People With Multiple Diagnoses More Likely to Stop ADHD Treatment

  • People with additional diagnoses were more likely to stop their ADHD medications than those with only an ADHD diagnosis.
  • Researchers say this may be because of the side effects associated with stimulant medications.
  • Genetic risk for schizophrenia and bipolar disorder were also linked to an increased risk of quitting medication.
  • Learning why people quit may lead to improvements in treatment.

Research from The Lundbeck Foundation Initiative for Integrative Psychiatric Research (iPSYCH) has shown that people with attention-deficit/hyperactivity disorder (ADHD) who also have another psychiatric diagnosis are more likely to stop taking their ADHD medications than those who have only an ADHD diagnosis.

ADHD is one of the most common childhood psychiatric disorders, according to American Psychiatric Association.

It involves symptoms including inattention, hyperactivity, and impulsivity which go beyond the norm for a child’s age and cause problems in their daily lives.

Symptoms may lessen as children become adults, but many will continue to have major symptoms which interfere with their functioning.

Medications for ADHD help relieve these symptoms so that people can function better in their daily lives.

50 percent of people stop taking medications

The study, which was the largest of its type to date, included 9,133 with ADHD as well as all of their prescribed ADHD medications since 1995.

The team examined several factors which might influence a person’s decision to quit their medication, including genetics, age at the time of their diagnoses, and socio-demographic factors like parents’ education, income level, and psychiatric history.

When they analyzed the data they found that those who had a diagnosis or diagnoses beyond just a simple ADHD diagnosis were more likely to stop taking their ADHD medication.

In fact, 50 percent of these people will stop taking their medications within two years of starting treatment, according to the organization’s research.

One other important finding from the study is that there was a link between having a higher genetic risk for schizophrenia and bipolar disorder among those who were at increased risk for stopping stimulant medications.

Why people stop taking their medications

Isabell Brikell, the lead author on the study, believes people may stop their medications because their multiple diagnoses lead them to be at greater risk for side effects. For example, she noted that stimulants can rarely cause people to experience tics. It may also be that stimulants have a lower effect in people with multiple diagnoses.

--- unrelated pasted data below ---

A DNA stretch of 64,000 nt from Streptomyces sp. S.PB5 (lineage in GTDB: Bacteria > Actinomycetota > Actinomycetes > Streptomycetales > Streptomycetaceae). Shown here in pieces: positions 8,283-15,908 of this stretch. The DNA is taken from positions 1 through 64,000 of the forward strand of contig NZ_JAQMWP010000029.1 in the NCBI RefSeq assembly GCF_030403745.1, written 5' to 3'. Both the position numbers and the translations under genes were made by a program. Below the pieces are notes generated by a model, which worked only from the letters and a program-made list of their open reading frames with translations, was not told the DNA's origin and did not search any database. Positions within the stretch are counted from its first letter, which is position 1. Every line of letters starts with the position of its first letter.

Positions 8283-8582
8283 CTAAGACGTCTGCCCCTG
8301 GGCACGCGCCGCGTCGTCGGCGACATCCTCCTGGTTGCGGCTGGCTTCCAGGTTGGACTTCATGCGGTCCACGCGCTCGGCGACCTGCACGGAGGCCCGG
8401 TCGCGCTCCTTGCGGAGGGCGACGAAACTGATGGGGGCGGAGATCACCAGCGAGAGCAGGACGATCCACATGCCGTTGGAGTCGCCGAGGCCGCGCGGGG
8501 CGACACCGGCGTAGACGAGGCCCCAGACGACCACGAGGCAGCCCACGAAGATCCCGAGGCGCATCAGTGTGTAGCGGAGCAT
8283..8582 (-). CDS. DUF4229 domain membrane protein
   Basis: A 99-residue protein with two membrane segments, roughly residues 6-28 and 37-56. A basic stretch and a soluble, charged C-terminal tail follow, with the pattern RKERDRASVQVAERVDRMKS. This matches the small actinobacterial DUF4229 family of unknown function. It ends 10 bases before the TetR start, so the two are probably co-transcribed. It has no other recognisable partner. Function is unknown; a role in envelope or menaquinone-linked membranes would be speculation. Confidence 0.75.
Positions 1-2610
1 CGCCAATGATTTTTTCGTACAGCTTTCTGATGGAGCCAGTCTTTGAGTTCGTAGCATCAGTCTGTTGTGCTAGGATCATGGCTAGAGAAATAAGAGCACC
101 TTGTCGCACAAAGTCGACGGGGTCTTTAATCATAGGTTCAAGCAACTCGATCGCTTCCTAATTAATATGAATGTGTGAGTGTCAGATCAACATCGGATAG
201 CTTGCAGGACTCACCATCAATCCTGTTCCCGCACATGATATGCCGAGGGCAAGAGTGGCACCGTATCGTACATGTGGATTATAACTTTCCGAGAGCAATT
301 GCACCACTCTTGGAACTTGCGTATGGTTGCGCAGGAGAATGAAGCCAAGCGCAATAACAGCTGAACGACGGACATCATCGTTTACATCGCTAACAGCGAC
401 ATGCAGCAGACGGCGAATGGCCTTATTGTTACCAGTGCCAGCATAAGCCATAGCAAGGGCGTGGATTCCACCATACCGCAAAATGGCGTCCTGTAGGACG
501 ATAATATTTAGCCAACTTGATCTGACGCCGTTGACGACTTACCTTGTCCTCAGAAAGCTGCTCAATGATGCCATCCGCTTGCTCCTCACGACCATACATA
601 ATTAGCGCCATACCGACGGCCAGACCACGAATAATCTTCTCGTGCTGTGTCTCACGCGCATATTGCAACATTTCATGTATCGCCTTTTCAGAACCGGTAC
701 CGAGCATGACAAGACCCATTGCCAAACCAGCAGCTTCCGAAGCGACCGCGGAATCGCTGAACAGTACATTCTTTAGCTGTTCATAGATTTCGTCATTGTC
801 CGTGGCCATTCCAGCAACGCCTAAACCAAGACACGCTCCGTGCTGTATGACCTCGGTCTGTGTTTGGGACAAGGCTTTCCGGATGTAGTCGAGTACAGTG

ADHD can be treated with two types of medications, according the study authors: stimulants and non-stimulants.

Examples of stimulant ADHD medications include Adderall, Concerta, and Dexedrine.

Non-stimulant medications include Strattera, and the antidepressants Effexor, and Wellbutrin.

The researchers say that although stimulant medications work for most people, the problem is that the medications that are used can cause undesirable side effects. This can lead people to either stop their medication or switch to a non-stimulant medication.

Non-stimulant medications are generally used if a person has not responded well to stimulants.

Why this research is important

Brikell said feels that is is important to ferret out exactly why people stop their medications. Treatment increases a person’s ability to focus and it reduces hyperactivity and impulsivity. Also, it has been shown to have many positive effects including improved school performance and a lower risk for accidents and injuries.

If they can gain more knowledge about why people quit, she said, doctors can do a better job with providing treatment, monitoring, and support.

Photo by RODNAE Productions from Pexels

Nancy Schimelpfening, MS

Nancy Schimelpfening is the founder of Depression Sanctuary. Unless otherwise stated, all of the content on Depression Sanctuary is written by and maintained by Nancy. Nancy has a master’s degree in community health education from Old Dominion University in Norfolk, VA. She was the (now expert on depression from 1998-2016. She has also written for other online publications, including Healthline, Health Digest, and MindBodyGreen.